E Use Can Lead To Poor Motor Control In Baby
As part of the University of East London Drugs and Infancy Study, researchers asked 96 women about their drug use habits before and during pregnancy. The majority of participants had used drugs both before they became pregnant and after. The study was funded by the U.S. National Institute on Drug Abuse and is published in the Feb. 28 issue of Neurotoxicology and Teratology.
When the women's babies were born, and again when they were four months old, the researchers examined their brain development and motor control.
Babies born to moms who used Ecstasy, also known as "E," during pregnancy displayed the following:
- Worse motor control
- Poorer hand eye coordination
- Impaired ability to balance head
- Impaired ability to sit up without support
- Impaired ability to roll from back to side
Study author study author Lynn Singer, a professor of environmental health sciences, pediatrics and psychiatry at Case Western Reserve University School of Medicine, in Cleveland, said, "The potential harmful effects of ecstasy exposure on prenatal and infant development have long been a concern."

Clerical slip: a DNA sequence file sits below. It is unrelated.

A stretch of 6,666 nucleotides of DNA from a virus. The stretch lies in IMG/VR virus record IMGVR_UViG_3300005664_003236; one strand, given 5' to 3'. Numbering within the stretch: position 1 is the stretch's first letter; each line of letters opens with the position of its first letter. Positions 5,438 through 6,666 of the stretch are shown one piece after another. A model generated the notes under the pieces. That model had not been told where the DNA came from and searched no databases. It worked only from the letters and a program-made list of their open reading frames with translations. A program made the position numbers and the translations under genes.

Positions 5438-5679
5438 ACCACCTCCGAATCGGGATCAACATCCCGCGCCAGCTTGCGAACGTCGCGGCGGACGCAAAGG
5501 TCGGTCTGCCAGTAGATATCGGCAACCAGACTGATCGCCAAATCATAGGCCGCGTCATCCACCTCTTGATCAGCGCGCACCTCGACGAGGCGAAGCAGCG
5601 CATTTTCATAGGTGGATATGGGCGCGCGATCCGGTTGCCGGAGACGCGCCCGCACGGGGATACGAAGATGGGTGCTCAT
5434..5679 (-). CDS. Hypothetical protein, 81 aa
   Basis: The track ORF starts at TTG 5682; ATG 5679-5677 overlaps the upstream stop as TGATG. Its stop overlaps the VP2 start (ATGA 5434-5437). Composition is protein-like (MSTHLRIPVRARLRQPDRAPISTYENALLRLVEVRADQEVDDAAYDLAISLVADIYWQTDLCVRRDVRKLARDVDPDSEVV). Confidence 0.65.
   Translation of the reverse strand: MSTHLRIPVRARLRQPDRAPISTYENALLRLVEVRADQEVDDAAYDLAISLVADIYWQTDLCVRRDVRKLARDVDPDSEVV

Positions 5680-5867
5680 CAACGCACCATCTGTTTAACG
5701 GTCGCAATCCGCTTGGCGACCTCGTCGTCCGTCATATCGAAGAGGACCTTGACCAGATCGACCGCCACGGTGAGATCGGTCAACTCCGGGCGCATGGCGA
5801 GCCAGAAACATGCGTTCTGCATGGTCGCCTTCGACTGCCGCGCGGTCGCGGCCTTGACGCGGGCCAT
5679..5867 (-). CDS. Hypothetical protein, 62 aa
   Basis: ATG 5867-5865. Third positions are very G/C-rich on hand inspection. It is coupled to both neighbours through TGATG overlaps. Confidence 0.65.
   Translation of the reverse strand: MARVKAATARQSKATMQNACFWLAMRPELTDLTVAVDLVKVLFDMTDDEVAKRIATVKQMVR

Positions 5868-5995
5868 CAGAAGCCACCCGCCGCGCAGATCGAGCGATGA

Mayo Clinic classifies Ecstasy as a "club drug" and offers the following signs of addiction:
- An exaggerated feeling of great happiness or well-being (euphoria)
- Reduced inhibitions
- A heightened or altered sense of sight, sound and taste
- Amphetamine-like effects
- Decreased coordination
- Poor judgment
- Memory problems or loss of memory
- Increased or decreased heart rate and blood pressure
Besides the fact that Ecstasy is dangerous to your growing baby, it's also dangerous for you. If you are pregnant and taking E, please see your health care provider.
(Source: U.S. News Health)